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Captivate, Educate, Motivate: 10 Ways the Summer Olympics Can Inspire Your Child


By Deanne Haines

From the Opening Ceremony to the final flame, the 2016 Summer Olympics in Rio de Janeiro, Brazil, promises to inspire children with amazing athletic feats and lasting life lessons. Here are ten ways the Summer Games delivers a dose of education, excitement, and family fun.

 

CAPTIVATE : Fascinating facts and fanfare pique children’s interest in the 2016 Summer Olympics.

1. Gear up for the Games with tantalizing trivia. More than 10,000 athletes from 206 countries will compete in this summer’s Olympics. That means organizers will need to supply 25,000 tennis balls, 34,000 beds, 72,000 tables and will serve 60,000 meals per day throughout the Olympic Games. Fun details like this will draw your child in for what is sure to be an exciting 17 days of thrilling sports and family-friendly television.

2. Witness the Opening Ceremony splendor. Enjoy the spectacular hoisting of the flags, parade of athletes, and Olympic torch lighting the cauldron in the stadium at the Opening Ceremony. Your kids will be fired up to continue watching the exciting events.

3. Hail hometown athletes. Intrigue your child with stories of local Olympians. Research the inspiring men and women near you who are, or who have previously, competed at the highest level. For a brief biography of the our Louisiana Olympians, read our article, The Road to Rio...From Louisiana

EDUCATE : The Olympics teaches kids about different countries, cultures, and healthy competition.

4. Discover surprising sports. Does your child flip over going to the trampoline park? You may have a future Olympian on your hands. Many kids aren’t aware of uncommon sports that are actually Olympic events, such as trampoline, table tennis, badminton, and BMX cycling. If your child isn't into mainstream sports, the Olympics can encourage their unique athletic interests.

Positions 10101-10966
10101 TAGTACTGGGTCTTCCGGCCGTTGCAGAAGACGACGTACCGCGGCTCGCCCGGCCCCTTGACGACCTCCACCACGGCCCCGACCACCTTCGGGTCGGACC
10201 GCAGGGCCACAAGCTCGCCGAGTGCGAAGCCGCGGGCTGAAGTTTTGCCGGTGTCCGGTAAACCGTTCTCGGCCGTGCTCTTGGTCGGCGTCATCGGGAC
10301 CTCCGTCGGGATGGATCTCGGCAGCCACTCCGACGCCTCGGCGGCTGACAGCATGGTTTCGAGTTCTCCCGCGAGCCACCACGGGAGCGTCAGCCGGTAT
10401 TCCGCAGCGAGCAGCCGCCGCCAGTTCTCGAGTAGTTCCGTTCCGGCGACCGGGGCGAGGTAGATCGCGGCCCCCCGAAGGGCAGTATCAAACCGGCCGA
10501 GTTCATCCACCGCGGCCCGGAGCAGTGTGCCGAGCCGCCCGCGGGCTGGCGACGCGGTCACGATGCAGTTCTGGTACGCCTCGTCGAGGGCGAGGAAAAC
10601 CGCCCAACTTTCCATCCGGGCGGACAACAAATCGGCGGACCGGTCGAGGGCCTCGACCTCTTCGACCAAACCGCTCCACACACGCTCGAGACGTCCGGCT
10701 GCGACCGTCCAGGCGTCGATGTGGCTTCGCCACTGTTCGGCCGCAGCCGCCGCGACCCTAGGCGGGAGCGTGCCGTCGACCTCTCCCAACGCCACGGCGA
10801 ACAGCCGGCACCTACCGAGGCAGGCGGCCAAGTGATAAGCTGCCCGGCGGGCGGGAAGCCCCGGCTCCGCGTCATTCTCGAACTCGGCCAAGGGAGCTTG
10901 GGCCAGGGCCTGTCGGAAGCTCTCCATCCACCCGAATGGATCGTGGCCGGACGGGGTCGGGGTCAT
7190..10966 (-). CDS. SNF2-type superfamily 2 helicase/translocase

5. Become mindful of multiculturalism. Use the Olympic Games to teach your children about different countries and cultures. Locate little-known countries on a map, research their culture and cuisine - even try your hand at cooking something unfamiliar and fun! While you’re at it, uncover unique details about the host city - Rio de Janeiro. For example, did you know it’s legal to draw graffiti on designated city property in Rio? Urban artists decorate columns, walls, and construction siding, turning the city into one big art gallery.

6. Dive into history. How did the Olympics come about? What do the Olympic rings mean? What's the purpose of the Olympic Torch? Unearth the history of the Olympics and share the stories and significance with your child. Be sure to inform them that they're watching history in the making.

7. Cheer on Team USA. Study up on our country's athletes and read about their interesting and inspiring stories. Your child will learn that it takes hard work and determination to succeed. Sisters Courtney and Kelley Hurley, both representing USA in fencing, will be a fun pair to watch. They both qualified for the individual and team events, making the Summer Games in Rio the first time the sisters will compete both with and against each other in Olympic competition. Talk about sibling rivalry!

MOTIVATE : Witnessing elite athletes excel at their events can inspire your child to think like an Olympian when faced with daily decisions.

8. Emulate an Olympian. Encourage your child to make smart choices when it comes to health and nutrition - just like an Olympic athlete would do. Would an Olympian choose a candy bar as a snack or string cheese? Would he stay up late at night or get plenty of sleep?

9. Score a 10 with teamwork. Working together is what propels the rowing team to victory. The volleyball team can't win with just one player. Many Olympic events stress the importance of teamwork, and you can teach your child how teamwork is necessary in many areas of life - not just sports.

10. Go for the gold. Hold your own mini-Olympics of sorts each time you serve your child vegetables or need him to clean his room. Here’s how: At the dinner table, see who can finish their veggies first and “win the gold!” Everyone else (siblings or parents) can then gobble up their greens to get the silver or the bronze. Placing first can motivate kids to clean their rooms quicker, put their dishes away faster, or be the first one to do their assigned chore. “I got the gold!” will become a sought-after phrase and simple source of motivation for your child – not to mention a sweet victory for you.

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04 Aug 2016


By Deanne Haines

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